Biomarkers Help Diagnose Diabetic Retinopathy and Amd Earlier
A biomarker is a biological signal that tells scientists if a normal or abnormal process is happening. Across many disease areas, researchers are trying to identify biomarkers that will help diagnose diseases earlier or provide earlier indications that a treatment might (or might not) be working, with the hope that this leads to better outcomes.
Two studies that have identified potential biomarkers that could lead to earlier diagnosis of diabetic retinopathy (DR) and age-related macular degeneration (AMD).
In the first study, published in the journal Plos One, researchers from Indiana University used artificial intelligence (AI) to see if they could detect DR earlier. Diabetes can cause damage to the eyes before this can be detected by an eye exam. Using AI analysis of retinal images, researchers were able to identify diabetic eyes based on changes that the computer could detect earlier than they would have been able to during a clinical exam.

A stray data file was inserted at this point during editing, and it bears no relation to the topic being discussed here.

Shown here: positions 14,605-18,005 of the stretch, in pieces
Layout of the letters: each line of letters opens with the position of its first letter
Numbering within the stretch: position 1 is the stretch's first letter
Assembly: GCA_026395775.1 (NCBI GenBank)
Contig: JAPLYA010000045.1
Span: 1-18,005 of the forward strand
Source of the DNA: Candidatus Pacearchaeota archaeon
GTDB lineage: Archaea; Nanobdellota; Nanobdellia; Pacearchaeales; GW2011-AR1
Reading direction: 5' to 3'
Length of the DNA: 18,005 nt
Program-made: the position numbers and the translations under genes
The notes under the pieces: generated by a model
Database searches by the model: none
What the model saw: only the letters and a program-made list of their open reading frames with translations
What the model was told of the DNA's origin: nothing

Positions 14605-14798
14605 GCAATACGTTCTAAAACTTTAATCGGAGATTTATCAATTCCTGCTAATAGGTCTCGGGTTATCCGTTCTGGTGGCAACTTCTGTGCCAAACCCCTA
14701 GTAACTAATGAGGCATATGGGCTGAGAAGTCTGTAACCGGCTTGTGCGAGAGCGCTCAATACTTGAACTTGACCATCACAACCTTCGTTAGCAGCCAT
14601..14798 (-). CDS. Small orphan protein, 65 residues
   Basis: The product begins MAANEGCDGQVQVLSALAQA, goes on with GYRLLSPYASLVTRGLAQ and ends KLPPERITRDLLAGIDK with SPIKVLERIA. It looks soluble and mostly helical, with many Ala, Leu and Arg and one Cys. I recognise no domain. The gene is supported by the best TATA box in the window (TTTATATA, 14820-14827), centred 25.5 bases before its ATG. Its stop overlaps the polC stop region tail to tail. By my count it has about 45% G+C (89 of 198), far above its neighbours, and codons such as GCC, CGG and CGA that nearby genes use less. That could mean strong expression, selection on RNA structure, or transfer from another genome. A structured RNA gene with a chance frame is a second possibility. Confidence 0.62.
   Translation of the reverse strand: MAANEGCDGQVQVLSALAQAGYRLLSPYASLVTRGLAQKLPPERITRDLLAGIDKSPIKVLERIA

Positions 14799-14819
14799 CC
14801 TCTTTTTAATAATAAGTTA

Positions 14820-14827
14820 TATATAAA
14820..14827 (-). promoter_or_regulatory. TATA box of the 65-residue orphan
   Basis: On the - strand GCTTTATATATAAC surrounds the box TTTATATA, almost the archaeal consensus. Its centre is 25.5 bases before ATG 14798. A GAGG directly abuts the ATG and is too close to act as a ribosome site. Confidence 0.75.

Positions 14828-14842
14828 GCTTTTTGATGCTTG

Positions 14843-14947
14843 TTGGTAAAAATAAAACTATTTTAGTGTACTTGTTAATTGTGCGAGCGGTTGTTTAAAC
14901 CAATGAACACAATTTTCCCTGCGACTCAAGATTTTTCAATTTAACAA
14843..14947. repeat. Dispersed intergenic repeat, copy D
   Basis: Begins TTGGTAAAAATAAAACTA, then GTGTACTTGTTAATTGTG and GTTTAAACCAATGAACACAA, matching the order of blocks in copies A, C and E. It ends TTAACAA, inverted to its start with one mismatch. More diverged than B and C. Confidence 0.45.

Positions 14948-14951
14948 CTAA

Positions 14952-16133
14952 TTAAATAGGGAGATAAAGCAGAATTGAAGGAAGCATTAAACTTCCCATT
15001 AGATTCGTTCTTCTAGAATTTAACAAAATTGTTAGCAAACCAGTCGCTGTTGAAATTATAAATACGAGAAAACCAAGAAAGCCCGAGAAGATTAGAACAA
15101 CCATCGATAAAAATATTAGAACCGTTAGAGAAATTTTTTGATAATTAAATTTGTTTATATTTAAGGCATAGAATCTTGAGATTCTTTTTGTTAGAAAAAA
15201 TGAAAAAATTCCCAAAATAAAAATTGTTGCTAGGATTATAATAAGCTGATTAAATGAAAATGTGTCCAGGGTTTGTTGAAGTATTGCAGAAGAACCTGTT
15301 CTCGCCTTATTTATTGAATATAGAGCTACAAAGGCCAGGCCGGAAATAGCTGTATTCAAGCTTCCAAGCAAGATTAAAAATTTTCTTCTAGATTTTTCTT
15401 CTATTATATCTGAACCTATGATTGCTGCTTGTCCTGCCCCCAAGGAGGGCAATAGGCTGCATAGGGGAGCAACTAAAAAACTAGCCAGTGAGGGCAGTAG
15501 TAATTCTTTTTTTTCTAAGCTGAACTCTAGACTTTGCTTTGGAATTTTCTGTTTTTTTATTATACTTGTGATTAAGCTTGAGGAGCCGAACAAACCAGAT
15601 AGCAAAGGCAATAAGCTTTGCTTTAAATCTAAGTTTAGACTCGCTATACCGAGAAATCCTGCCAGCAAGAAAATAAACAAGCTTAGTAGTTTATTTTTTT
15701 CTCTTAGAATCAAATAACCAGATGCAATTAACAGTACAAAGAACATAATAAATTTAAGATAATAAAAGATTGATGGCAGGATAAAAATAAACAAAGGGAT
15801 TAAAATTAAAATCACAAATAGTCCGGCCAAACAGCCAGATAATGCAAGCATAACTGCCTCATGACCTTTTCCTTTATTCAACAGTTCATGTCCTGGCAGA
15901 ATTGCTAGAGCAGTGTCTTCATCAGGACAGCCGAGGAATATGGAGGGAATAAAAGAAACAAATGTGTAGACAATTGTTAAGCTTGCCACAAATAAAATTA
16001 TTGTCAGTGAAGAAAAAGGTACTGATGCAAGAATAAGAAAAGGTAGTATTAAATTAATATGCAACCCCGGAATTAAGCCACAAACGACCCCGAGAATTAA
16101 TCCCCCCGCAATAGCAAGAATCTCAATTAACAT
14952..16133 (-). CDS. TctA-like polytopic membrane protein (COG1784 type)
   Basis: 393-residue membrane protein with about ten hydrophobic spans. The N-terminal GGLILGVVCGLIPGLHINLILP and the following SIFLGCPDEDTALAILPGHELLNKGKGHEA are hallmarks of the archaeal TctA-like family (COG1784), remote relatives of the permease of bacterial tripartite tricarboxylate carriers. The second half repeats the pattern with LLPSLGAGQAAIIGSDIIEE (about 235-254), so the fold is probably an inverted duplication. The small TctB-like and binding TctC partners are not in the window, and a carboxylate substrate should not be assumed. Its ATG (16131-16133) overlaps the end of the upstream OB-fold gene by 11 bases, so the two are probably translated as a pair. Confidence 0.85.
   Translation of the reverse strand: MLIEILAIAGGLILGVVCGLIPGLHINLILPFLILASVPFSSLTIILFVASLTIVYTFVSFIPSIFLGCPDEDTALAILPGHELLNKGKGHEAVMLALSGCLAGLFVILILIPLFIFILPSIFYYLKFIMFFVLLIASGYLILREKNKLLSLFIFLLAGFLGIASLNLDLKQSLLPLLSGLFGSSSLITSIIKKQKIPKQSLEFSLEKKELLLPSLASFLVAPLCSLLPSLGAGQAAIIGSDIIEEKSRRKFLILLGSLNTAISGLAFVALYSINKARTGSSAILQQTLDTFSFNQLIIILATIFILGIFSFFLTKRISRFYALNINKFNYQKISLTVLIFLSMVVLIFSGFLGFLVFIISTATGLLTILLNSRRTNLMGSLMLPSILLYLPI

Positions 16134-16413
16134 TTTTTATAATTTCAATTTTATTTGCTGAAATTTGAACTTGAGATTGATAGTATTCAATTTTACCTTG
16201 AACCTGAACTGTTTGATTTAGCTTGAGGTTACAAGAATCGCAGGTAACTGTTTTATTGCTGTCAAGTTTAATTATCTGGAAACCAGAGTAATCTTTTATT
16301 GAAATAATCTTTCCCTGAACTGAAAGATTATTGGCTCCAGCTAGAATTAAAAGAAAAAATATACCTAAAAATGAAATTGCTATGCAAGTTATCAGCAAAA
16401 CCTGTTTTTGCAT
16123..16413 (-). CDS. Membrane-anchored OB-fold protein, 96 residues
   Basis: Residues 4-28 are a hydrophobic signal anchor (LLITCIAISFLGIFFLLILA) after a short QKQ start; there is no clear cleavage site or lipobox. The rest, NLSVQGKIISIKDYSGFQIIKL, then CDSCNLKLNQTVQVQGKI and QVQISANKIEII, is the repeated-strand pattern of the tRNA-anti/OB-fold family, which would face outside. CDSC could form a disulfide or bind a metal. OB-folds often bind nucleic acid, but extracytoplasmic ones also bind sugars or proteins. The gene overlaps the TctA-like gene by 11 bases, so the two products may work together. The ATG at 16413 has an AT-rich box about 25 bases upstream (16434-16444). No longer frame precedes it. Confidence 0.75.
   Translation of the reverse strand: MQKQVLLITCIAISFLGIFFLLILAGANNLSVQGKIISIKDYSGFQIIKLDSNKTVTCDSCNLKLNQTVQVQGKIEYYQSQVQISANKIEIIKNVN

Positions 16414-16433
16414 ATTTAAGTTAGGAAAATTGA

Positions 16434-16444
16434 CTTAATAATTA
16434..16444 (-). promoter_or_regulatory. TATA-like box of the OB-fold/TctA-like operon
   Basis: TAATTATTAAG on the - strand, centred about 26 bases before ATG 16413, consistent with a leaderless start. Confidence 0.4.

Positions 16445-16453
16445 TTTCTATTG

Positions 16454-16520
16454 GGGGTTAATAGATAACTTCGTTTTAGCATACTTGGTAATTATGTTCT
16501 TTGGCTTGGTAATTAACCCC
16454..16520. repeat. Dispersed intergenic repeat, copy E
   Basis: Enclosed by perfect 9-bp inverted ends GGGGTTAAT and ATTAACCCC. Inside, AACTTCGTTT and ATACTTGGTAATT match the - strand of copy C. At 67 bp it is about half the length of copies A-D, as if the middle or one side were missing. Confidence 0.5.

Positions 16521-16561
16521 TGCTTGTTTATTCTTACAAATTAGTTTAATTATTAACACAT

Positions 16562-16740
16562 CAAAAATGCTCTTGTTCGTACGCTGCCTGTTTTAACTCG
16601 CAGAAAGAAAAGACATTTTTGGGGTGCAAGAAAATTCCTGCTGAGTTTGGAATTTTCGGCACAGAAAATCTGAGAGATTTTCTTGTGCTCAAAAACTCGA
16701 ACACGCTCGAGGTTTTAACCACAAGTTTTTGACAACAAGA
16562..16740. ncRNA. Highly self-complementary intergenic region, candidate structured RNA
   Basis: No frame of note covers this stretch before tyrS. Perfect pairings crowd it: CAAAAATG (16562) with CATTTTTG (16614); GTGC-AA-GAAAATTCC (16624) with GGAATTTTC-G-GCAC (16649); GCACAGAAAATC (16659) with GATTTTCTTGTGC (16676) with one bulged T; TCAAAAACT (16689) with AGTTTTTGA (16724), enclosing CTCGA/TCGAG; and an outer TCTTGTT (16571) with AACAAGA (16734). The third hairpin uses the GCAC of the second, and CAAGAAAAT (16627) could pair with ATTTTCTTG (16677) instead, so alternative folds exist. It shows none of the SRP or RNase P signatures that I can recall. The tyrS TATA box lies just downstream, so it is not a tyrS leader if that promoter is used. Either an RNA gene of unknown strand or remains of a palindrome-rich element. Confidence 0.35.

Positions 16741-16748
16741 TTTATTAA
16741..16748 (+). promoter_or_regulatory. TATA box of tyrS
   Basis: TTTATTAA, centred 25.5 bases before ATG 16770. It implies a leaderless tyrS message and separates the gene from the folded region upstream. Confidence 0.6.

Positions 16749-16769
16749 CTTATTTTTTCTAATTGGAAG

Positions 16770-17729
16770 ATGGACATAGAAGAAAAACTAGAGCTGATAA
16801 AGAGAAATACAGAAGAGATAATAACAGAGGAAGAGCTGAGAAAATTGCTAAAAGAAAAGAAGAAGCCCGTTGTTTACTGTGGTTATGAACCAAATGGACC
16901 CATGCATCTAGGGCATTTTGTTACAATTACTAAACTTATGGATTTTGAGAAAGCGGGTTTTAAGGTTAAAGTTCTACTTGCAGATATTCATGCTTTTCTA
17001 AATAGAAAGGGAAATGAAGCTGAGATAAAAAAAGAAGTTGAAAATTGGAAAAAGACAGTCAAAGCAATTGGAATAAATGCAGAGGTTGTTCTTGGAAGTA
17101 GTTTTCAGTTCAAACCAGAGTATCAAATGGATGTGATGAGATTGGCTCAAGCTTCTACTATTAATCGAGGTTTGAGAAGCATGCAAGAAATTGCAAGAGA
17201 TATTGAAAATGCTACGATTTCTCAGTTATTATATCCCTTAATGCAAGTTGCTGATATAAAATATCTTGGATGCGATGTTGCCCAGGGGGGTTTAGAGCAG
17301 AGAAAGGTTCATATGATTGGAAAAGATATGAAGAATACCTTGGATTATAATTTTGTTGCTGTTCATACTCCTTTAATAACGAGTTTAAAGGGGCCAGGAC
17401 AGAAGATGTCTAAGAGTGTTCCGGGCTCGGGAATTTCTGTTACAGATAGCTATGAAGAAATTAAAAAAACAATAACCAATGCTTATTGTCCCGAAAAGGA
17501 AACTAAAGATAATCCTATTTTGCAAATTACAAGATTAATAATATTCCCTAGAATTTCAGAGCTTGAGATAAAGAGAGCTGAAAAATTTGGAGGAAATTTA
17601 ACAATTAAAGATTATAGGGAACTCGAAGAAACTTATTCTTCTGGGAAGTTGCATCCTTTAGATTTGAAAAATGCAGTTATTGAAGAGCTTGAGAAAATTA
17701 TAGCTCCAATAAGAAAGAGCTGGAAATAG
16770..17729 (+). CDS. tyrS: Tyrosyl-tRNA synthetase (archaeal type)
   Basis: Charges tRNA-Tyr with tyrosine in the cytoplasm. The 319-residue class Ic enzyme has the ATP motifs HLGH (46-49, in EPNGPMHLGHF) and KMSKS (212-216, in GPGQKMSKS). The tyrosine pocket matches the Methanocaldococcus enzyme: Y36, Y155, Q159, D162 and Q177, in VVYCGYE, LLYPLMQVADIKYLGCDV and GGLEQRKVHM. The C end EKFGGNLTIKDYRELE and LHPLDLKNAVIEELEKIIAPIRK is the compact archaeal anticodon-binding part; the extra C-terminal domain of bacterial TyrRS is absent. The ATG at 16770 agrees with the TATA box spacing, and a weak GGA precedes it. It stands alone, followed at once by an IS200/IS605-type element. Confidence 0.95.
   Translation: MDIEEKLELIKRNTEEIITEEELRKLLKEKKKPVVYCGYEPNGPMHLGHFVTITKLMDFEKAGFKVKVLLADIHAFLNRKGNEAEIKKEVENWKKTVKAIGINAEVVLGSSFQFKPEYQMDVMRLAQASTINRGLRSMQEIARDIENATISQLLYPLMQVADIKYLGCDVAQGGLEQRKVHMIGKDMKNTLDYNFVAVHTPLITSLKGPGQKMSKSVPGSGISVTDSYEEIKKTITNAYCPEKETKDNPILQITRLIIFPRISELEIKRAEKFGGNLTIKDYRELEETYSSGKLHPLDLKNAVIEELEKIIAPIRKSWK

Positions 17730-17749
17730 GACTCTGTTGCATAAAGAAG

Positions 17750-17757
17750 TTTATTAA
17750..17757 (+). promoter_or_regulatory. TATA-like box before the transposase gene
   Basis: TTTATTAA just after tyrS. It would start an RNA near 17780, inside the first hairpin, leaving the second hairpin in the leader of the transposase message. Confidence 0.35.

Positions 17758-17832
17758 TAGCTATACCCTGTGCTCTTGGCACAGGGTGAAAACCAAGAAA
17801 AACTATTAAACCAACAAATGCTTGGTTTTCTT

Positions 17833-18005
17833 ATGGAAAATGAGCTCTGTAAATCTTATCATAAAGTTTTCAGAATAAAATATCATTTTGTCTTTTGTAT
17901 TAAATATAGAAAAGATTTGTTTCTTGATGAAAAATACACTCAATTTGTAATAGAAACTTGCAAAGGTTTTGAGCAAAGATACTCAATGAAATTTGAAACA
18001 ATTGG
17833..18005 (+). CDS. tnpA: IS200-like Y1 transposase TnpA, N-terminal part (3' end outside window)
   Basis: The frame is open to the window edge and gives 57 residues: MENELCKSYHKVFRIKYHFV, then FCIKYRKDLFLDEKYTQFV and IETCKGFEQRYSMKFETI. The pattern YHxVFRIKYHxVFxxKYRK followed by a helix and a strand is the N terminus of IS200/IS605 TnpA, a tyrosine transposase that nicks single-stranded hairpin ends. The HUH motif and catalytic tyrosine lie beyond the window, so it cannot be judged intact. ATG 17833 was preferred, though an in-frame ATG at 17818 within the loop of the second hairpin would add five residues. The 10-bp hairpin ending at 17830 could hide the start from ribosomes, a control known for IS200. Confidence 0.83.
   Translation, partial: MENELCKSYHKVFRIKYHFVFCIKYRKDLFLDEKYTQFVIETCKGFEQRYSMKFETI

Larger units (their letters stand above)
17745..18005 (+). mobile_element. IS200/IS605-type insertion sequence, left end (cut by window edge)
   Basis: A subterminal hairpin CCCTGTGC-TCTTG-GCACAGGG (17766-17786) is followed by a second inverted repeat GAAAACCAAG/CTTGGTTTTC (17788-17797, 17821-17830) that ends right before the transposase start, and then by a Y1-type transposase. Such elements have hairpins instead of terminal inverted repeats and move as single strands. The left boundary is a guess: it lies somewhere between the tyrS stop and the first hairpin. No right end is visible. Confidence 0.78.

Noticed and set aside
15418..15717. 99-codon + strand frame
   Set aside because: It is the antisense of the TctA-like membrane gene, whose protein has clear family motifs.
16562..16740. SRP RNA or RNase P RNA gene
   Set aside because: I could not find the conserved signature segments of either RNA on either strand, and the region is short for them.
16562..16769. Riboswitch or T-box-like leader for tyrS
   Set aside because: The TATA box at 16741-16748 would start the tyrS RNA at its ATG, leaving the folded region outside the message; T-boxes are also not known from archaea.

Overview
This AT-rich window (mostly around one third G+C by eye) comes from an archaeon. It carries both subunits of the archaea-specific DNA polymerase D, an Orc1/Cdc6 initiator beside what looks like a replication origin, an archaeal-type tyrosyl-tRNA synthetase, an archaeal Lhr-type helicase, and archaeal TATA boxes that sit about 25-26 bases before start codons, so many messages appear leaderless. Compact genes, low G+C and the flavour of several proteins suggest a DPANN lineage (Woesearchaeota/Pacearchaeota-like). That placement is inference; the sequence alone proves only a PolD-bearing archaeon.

The second study published in the American Journal of Human Genetics, researchers at Queen Mary University of London identified five proteins that regulate the immune system that are higher in people who have AMD. These proteins are related to another protein, Complement Factor H which was previously shown to be associated with AMD risk. This study suggests that there are additional proteins that might be important and, in the future, might lead researchers to be able to predict who is at risk of developing AMD even before symptoms have started.
The next step for these studies is to test if they are able to effectively predict disease earlier in large populations and importantly, if this improves outcomes over traditional diagnosis methods.